Now that we had a plan, we needed to generate enthusiasm and ease the apprehension of some members who were intimidated by the project. We decided to do a trial run with a different image. While the process of making the blocks proved quite a challenge for some members, when the final product was assembled, they were impressed with the outcome and ready to tackle Woody (with the understanding that when doing the larger project, most of the individual blocks would be less complex, with a good number of background blocks needed of simple improv in one color).


As project manager, I took our digital inspiration and cut it into images to each inspire a 5”x5” (finished size) block and named them each with coordinates in a spreadsheet to make assembling the finished blocks easier. We ordered fabric and distributed all the material and images. In order to kick the project off, we hosted a sew day to share techniques and advice.


As the blocks started to be turned in, they were identified, labeled, checked for size, and given a trim if necessary. We held another sew day to create some time to focus on knocking out more blocks and to start assembling the top. When we first laid out the loose blocks and started to see how it was coming together, we all felt added motivation to see the finished product and were ready to tackle the remaining blocks.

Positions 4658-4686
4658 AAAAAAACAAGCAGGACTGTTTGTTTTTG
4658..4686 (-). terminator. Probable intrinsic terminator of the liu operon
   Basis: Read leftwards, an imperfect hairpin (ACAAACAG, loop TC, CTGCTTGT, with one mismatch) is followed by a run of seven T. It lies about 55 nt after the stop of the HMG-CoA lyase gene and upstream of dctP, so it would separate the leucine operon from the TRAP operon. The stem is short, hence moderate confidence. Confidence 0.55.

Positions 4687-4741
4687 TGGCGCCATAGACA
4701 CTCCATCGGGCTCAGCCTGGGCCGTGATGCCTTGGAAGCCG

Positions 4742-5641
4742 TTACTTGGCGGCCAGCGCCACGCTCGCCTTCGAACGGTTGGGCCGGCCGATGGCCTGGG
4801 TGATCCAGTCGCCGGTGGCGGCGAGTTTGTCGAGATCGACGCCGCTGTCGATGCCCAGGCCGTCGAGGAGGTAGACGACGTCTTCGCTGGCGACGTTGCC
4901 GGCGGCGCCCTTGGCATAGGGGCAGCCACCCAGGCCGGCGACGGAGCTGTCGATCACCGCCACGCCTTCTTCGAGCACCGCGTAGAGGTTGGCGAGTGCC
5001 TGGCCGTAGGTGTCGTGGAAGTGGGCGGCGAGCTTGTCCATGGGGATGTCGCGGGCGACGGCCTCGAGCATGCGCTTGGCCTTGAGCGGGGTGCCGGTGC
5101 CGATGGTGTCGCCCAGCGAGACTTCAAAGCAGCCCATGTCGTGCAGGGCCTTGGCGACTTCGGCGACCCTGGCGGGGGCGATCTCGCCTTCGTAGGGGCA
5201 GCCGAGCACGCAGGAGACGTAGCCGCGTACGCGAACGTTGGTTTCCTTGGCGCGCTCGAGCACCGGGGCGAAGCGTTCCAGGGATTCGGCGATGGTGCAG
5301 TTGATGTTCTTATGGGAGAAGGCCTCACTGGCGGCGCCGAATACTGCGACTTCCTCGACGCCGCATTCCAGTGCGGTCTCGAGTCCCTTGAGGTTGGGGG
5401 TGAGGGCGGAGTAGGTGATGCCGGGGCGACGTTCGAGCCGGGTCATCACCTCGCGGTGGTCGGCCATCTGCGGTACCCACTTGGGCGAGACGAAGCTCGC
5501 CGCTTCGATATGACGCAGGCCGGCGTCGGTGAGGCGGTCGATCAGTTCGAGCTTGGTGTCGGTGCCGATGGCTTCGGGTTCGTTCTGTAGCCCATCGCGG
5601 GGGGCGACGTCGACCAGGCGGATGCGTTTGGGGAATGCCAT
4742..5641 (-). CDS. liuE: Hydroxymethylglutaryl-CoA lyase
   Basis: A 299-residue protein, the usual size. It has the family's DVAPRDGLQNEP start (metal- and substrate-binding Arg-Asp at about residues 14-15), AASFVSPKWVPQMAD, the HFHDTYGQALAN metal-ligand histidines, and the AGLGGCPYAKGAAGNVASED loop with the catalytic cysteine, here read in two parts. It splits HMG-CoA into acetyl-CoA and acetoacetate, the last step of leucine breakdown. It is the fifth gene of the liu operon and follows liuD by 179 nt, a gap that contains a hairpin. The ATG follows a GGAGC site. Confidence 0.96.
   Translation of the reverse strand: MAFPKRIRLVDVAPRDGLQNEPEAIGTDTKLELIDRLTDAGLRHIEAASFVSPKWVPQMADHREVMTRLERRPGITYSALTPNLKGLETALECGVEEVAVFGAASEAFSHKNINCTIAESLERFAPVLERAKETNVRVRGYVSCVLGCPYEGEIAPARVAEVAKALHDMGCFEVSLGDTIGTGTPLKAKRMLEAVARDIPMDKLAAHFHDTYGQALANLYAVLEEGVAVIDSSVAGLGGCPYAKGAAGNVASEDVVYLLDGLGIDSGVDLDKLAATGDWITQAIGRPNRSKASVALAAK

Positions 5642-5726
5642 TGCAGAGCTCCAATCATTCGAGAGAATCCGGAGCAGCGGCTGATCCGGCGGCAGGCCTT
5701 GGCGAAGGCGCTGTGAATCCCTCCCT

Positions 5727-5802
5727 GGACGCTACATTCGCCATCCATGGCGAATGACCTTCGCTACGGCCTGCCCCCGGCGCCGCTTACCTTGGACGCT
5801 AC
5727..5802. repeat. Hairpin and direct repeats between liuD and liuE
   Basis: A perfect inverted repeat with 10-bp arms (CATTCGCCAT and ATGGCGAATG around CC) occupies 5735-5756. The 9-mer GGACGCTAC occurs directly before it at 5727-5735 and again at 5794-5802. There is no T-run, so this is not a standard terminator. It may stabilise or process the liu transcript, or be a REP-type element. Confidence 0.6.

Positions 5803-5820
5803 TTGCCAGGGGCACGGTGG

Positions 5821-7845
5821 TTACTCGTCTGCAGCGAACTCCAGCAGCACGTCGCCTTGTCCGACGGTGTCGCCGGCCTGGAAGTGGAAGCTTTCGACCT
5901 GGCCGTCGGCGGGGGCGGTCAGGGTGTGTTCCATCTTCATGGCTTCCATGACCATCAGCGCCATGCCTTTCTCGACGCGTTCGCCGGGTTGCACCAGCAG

Once all the blocks were in, they were all joined into the final quilt top. One of our members, Brenda Shreve (, agreed to quilt the project for us with a combination of matchstick and a guitar/music pantograph with even some lyrics from “This Land Is Your Land” thrown in! Then all it needed was the binding, sleeve and label.

The Woody Guthrie Coalition, a nonprofit corporation, hosts the annual Woody Guthrie Folk Festival in mid-July to commemorate Guthrie’s life and music. The festival is held in Guthrie’s hometown of Okemah, Oklahoma with the simple goal of  ensuring Guthrie’s musical legacy.


Woody Guthrie photo by New York World-Telegram and the Sun staff photographer: Al Aumuller [Public domain], via Wikimedia Commons

Riley Blake Sashing Stash Fabric Challenge Winners

Riley Blake DesignsPlease congratulate the winners of the Riley Blake Sashing Stash Fabric Challenge! Thank you to everyone who participated — the fabric presented a unique challenge, but it gave way to some stunning quilts. And a special thank you goes to our amazing sponsor, Riley Blake Designs for providing the amazing fabric!